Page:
• Make Eye Contact – Maintaining eye contact is crucial for building trust and showing that you are engaged in the conversation. It demonstrates that you are listening and interested in what the other person is saying.
  • Be Mindful of Personal Space – Respecting personal space is essential for creating a comfortable work environment. Pay attention to the personal space preferences of your colleagues and avoid standing too close or invading their personal boundaries.
  • Use Gestures to Reinforce Your Message -gestures can help reinforce your verbal message and make your communication more dynamic and engaging. Use hand gestures to emphasise key points, but please ensure they are natural and not overly exaggerated!
  • Pay Attention to Others’ Body Language – Being attuned to the body language of others can provide valuable insights into their emotions and reactions. If a team member appears stressed or uncomfortable, address their concerns with empathy and support.
  • Practice Active Listening – Active listening involves fully concentrating on the speaker, understanding their message, and responding thoughtfully. Use nonverbal cues such as nodding, leaning slightly forward, and maintaining eye contact to show that you are engaged and attentive.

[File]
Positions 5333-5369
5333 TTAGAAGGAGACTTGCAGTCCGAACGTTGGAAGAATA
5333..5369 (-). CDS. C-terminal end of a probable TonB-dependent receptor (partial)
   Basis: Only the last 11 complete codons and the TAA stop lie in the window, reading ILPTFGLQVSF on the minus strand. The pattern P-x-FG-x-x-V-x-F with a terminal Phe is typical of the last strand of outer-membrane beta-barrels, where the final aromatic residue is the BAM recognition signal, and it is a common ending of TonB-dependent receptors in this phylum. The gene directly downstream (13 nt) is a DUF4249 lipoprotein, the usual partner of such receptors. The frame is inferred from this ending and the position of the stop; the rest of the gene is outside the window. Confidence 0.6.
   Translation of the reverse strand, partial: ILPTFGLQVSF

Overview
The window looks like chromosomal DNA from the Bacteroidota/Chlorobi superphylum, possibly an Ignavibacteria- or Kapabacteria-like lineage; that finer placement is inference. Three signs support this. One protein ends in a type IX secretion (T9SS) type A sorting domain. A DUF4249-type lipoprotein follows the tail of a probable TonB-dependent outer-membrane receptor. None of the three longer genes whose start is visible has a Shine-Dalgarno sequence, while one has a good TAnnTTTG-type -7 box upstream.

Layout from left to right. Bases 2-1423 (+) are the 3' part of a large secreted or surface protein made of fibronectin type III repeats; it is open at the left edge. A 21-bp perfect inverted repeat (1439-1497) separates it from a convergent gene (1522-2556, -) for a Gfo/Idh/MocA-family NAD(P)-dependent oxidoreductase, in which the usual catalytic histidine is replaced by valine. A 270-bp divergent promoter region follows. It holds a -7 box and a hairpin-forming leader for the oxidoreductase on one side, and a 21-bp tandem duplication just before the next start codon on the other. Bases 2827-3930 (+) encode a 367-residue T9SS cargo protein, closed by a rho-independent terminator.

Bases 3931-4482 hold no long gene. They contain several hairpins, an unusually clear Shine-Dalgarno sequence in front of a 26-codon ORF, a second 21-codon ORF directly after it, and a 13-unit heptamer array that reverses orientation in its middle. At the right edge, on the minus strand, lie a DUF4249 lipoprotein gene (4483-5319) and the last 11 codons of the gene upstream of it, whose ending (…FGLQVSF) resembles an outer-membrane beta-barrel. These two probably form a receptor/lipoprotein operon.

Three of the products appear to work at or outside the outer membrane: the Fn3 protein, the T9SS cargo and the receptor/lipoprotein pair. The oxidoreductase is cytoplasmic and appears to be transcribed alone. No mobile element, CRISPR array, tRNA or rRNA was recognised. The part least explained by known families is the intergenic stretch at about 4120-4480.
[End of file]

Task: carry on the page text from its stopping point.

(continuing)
• Manage Stress Through Body Language – When under pressure, it’s crucial to manage your body language to avoid negatively impacting those around you. Practice relaxation techniques such as deep breathing, stretching, or taking short breaks to release tension and maintain a calm and composed demeanour.
  • Encourage Positive Nonverbal Communication in Your Team – Foster a culture of positive nonverbal communication by encouraging your team to be mindful of their body language. Provide training or resources on nonverbal communication skills and lead by example.


Creating a Peaceful, Positive, and Productive Workplace
Nonverbal communication plays a vital role in shaping the dynamics within a team. By being mindful of our body language and fostering positive nonverbal behaviours, we can create a work environment where everyone feels valued, respected, and empowered to perform at their best.

In high-pressure situations, it’s easy to overlook the impact of our nonverbal cues. However, taking the time to develop self-awareness and practice positive body language can lead to more harmonious and productive workplace relationships. Remember, it’s not just about what we say, but how we say it that truly matters.

Harness the power of body language to build stronger, more supportive teams.

By incorporating these practices, you can help your team navigate pressure with grace and maintain a peaceful, positive, and productive work environment.

If you are interested in learning more about using body language to support a peaceful, positive and productive working environment, let’s talk! My Peace Under Pressure workshops are designed to build long-lasting positive behaviour change so people can thrive in the workplace.

Carley Nicholson
[email protected]